August 1 - Race riots in the United States spread to Washington, D.C..
August 2 – The Turkish football club Trabzonspor is established in Trabzon.
August 5 – Pink Floyd releases their debut album The Piper at the Gates of Dawn in the United Kingdom.
August 6 – A pulsar is noted by Jocelyn Bell and Antony Hewish. The discovery is first recorded in print in 1968: "An entirely novel kind of star came to light on Aug. 6 last year [...]". The date of the discovery is not recorded.
Vietnam War: The People's Republic of China agrees to give North Vietnam an undisclosed amount of aid in the form of a grant.
A general strike in the old quarter of Jerusalem protests Israel's unification of the city.
August 8 – The Association of Southeast Asian Nations (ASEAN) is founded in Bangkok, Thailand.
August 9 – Vietnam War – Operation Cochise: United States Marines begin a new operation in the Que Son Valley.
August 10 – Belgian mercenary Jean Schramme's troops take the Congolese border town of Bukavu.
August 13 - The first line-up of Fleetwood Mac makes their live debut at the Windsor Jazz and Blues Festival.
August 13 – Night of the Grizzlies sparks national concern over bear drama, from PBS in Montana's Glacier National Park.
August 14 – Wonderful Radio London shuts down at 3:00 PM in anticipation of the Marine Broadcasting Offences Act. Many fans greet the staff upon their return to London that evening with placards reading "Freedom died with Radio London."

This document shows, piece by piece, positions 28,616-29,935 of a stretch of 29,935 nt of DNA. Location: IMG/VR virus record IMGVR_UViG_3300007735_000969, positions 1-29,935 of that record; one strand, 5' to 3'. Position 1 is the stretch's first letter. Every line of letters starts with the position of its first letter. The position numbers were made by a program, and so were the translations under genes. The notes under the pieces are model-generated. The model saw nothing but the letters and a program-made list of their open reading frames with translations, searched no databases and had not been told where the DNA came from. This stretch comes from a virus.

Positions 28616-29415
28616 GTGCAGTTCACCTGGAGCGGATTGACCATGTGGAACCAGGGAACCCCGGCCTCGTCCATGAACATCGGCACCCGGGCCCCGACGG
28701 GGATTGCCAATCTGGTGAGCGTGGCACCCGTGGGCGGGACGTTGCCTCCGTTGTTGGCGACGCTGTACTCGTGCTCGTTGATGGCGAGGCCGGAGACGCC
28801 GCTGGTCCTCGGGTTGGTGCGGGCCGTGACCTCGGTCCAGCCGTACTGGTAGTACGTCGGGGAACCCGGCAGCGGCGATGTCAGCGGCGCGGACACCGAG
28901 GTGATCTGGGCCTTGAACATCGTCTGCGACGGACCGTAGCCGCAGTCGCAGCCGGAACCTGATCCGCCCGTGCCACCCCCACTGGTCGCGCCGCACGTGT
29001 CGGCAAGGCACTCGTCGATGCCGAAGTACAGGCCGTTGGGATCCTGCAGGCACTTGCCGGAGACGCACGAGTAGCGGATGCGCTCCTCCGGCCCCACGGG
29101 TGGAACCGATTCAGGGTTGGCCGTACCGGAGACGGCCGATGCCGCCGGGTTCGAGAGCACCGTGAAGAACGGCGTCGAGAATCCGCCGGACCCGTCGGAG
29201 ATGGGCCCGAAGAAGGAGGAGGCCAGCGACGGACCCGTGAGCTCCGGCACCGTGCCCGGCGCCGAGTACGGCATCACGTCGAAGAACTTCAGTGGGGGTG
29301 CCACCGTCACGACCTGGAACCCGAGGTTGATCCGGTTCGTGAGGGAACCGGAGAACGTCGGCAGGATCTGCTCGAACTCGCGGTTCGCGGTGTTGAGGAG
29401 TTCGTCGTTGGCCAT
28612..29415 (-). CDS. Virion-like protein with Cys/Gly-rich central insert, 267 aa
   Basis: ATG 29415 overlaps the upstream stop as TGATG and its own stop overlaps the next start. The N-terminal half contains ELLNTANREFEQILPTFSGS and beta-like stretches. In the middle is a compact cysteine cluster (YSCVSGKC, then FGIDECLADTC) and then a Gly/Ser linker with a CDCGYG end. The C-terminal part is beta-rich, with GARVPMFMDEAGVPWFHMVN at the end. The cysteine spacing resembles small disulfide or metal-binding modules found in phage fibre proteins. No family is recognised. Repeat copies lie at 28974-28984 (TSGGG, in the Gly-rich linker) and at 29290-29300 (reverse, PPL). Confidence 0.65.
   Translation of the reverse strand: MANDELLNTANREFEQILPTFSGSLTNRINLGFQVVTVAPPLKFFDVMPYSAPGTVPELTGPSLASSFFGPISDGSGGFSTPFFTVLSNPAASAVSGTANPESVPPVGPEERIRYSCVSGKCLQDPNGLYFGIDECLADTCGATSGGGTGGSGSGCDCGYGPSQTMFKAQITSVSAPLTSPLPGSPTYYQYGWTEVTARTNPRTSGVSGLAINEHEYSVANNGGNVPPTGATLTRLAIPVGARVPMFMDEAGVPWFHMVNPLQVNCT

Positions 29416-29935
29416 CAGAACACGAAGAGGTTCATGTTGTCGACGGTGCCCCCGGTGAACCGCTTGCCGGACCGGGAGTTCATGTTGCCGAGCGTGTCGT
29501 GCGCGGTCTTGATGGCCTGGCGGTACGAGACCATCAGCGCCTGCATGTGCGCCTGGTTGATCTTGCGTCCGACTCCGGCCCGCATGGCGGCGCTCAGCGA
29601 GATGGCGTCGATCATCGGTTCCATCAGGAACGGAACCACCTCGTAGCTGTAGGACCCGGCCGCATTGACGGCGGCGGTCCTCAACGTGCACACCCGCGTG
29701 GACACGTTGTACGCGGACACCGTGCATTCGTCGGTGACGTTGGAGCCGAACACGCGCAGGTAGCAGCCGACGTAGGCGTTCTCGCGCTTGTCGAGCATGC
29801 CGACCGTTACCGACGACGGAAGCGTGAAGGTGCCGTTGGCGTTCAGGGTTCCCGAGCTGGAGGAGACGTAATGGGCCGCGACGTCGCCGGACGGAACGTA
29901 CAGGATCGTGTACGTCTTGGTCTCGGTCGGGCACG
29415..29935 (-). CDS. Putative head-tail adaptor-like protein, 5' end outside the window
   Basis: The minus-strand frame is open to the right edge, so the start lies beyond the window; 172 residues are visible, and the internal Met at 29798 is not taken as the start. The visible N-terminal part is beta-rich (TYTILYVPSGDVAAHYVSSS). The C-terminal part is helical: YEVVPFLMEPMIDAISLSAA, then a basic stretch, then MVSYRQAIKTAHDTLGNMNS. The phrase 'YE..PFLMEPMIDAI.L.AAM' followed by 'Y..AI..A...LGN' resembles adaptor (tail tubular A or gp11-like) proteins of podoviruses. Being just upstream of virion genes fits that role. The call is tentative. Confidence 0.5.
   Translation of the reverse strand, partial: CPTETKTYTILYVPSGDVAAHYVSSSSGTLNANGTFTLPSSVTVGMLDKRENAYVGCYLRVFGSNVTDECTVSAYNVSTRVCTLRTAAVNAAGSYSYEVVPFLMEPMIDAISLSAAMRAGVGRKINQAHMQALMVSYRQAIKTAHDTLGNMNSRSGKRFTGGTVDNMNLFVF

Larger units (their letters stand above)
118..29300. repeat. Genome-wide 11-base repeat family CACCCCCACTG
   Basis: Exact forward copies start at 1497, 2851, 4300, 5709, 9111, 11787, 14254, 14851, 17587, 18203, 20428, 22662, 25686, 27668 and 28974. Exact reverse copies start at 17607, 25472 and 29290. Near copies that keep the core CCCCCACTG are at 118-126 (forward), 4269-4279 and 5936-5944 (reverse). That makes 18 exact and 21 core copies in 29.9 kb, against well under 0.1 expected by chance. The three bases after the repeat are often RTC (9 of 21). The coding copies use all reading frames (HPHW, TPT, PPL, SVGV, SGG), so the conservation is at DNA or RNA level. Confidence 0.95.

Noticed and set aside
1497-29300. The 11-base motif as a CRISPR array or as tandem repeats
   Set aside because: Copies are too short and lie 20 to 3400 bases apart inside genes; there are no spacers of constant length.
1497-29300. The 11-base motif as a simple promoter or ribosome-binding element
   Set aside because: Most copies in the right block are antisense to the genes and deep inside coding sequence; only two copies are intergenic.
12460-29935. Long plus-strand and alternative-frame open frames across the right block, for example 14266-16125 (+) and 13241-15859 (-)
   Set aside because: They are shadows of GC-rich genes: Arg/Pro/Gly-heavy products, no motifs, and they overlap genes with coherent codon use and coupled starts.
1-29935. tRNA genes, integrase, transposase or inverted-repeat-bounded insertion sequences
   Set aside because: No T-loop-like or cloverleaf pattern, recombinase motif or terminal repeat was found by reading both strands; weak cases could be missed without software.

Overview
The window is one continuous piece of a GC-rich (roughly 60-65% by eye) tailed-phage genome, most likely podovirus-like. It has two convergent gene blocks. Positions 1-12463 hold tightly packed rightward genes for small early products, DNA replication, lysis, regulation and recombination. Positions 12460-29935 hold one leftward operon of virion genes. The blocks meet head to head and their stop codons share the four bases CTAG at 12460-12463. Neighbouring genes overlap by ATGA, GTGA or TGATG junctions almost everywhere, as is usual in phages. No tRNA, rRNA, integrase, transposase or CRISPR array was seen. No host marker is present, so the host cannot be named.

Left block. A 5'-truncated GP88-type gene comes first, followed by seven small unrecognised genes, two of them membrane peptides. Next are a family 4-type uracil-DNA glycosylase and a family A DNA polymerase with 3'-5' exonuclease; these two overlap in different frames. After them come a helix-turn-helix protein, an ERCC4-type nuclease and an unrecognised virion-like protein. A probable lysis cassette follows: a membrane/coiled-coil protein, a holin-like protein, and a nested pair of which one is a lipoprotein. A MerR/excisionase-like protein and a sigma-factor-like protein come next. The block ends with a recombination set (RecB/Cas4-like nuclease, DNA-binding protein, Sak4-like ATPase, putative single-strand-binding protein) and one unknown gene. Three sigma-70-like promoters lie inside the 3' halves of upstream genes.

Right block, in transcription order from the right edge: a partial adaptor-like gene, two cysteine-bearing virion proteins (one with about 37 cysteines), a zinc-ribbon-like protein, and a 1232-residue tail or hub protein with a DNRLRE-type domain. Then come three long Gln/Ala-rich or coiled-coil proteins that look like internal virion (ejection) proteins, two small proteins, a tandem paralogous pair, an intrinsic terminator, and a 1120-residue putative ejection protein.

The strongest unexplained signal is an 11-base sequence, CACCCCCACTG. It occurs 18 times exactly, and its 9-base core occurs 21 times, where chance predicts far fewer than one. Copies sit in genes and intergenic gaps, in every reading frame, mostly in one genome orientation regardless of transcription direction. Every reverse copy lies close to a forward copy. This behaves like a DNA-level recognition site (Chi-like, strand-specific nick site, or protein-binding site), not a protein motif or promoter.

August 15 – The United Kingdom Marine Broadcasting Offences Act declares participation in offshore pirate radio illegal. Radio Caroline defies the Act and continues broadcasting.
August 18 – The State of Tamil Nadu, India is established.
August 19 – West Germany receives 36 East German prisoners it has "purchased" through the border posts of Herleshausen and Wartha.
A truce is declared in the Democratic Republic of the Congo.
The People's Republic of China announces that it has shot down United States planes violating its airspace.
August 25 – American Nazi Party leader George Lincoln Rockwell is assassinated in Arlington, Virginia.
The East Coast Wrestling Association is established.
Beatles manager Brian Epstein is found dead in his locked bedroom.
August 30 – Thurgood Marshall is confirmed as the first African American Justice of the United States Supreme Court.